Lucinda spent some time on the telephone to her boyfriend, a jovial chap in my year called Adrian. In later years I would grow to like him, although we were not particularly close at this time. As the light died in the park, I read my book. Lucinda wanted to go to sleep by about eight in the evening, and I went to avail myself of the facilities before she did.
The toilet was locked, and so I wanted outside, hands in pockets, leaning against the wall of the seven-eleven. After a moment, the doors opened and two men walked out at what was practically a run, immediately going in separate directions without looking back.
I gingerly walked in and got out as quickly as I was able. The atmosphere in the cubicle, that oppressive smell of sex and fear and sweat, devoid of any sense of passion or love, was not one with which I was overly familiar at that time. This would change.
When I returned, Lucinda had moved into the long, wide ditch in which we were living. My bag remained atop the high ground. She was asleep.
I slumped down into the ditch as the rain came again, and the wind bit into me, and I am constantly stunned that I did not weep. That evening, somehow, was harder than the one before, perhaps because of the lack of that tiny portion of wine that had been gifted me on the first night. More kids were letting off firecrackers at the skate park area, there was what sounded like a fight. At about ten o’ clock I peered over the lip of the ditch, like looking over a parapet, but I could see little.
Some of the revellers neared our ditch and were playing with firecrackers, fireworks or something else with sparks and a loud “bang”. They came so close that I could almost feel a firework falling next to me, sparking, crackling and then exploding in a mess of colour and smoke, blowing open an arm or a leg and leaving me paralysed and screaming. But it never happened.
Maybe I even dropped off at some point. Dozing in the rain. My entire body curled up inside a sweater, with Lucinda cocooned in her sleeping bag, zipped up to the top, next to me. I never thought of asking to share. Since we had arrived in London, certainly since the first night, she had looked at me with barely disguised disdain and I knew she blamed me for our predicament. It had been my idea, but she had asked to join me. No sympathy.
At one point I believe I was awoken from a half-sleep as a man ambled over the high ground, jumped lazily into the ditch about five or six yards from where we were huddled, and urinated against the wall. Between us, was a large semicircular grate in the wall, about five feet long and two or three high. Fortunately, I assume anything that wasn’t soaked up by the mud and the leaves, ran into this.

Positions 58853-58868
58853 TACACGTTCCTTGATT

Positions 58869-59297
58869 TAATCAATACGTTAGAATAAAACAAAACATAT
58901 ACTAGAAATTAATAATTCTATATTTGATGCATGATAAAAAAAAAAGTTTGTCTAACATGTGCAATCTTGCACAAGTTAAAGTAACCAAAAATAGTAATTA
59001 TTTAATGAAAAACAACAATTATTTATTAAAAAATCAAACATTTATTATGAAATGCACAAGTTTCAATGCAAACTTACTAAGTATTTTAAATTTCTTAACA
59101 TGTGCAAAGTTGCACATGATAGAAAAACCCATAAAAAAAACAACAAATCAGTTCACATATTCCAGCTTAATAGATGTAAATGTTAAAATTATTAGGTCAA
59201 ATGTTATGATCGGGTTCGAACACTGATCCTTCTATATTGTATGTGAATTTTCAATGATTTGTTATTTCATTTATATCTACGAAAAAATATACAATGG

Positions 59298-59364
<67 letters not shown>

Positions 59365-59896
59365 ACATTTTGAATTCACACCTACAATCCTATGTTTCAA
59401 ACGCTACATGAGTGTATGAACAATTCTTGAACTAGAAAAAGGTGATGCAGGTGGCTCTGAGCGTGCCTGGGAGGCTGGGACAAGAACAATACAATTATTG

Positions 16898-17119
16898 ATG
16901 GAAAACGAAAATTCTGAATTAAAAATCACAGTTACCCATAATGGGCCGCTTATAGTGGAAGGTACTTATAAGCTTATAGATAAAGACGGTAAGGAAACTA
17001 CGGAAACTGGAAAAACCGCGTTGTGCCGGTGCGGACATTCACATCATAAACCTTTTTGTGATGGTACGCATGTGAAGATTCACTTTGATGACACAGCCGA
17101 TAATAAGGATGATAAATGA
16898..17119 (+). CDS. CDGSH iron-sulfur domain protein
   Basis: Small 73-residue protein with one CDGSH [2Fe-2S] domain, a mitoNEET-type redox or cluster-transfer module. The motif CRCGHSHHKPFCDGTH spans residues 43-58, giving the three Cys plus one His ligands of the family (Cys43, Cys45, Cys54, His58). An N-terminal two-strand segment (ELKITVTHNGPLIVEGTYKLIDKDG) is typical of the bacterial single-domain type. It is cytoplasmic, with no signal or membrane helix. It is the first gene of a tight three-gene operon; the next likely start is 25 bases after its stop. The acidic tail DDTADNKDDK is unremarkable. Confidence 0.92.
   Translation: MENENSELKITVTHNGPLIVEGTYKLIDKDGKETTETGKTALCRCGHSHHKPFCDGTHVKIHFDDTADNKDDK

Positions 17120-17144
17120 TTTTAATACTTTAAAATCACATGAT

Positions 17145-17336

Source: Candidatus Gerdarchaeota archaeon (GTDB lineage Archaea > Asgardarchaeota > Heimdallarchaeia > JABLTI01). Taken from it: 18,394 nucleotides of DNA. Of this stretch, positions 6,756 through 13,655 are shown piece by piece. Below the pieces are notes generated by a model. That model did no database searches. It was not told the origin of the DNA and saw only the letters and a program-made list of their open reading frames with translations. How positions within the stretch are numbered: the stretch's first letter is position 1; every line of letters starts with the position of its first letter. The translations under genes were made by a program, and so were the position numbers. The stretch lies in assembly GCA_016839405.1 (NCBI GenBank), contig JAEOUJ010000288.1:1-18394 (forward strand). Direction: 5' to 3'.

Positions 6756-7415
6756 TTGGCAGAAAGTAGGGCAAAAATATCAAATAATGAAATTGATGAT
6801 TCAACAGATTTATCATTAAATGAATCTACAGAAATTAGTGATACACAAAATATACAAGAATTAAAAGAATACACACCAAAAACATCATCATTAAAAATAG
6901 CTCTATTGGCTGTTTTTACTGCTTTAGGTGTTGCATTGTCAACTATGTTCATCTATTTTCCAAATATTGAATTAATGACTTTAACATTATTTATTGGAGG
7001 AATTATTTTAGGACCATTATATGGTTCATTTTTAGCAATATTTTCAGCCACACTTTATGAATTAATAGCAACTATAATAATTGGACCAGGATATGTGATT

The man eventually walked away.
I never feel lonely or tired anymore, because no loneliness or tiredness I experience can compare to this evening. Fear, maybe. I was too tired to be scared. Hunger, yes, sometimes. I was too tired to be hungry.
So it goes.
We got our stuff ready before dawn, such was our eagerness to get away. Pitching up at Paddington station at 6am is no picnic, but it was better than the park. We didn’t speak much. Our first train was at least a couple of hours away and we had no money, so we sat down on the floor next to a concession, which I think was either Upper Crust or Paperchase, and contemplated the return.
The journey back was a difficult one. Not only did we not have tickets, we were surely going to face a thunderstorm from the people to whom we were returning.
I don’t know. It all seems like a dream now. My mother greeted me with “Oh, so you’re back then” but wasn’t able to maintain the curtness for long and hugged me. For a time, at school, I was a folk hero. I suppose that was the launch of my carving out a niche as the “lovable eccentric”. Maybe I needed to do it. Maybe it was the making of me. Maybe I needed to push myself, just in order to see how far I would go.
I know now that I would not have the courage to repeat my flight. My courage back then was misguided, but I know that I can always draw upon it in times of need.
I am at work now. I feel a million miles away from that park. I feel a million miles away from being fourteen – next week I turn twenty-three. But something, some part of me is always there, looking up at the dawn with a broken spirit and an automatic sigh of grief and shame, but nonetheless there.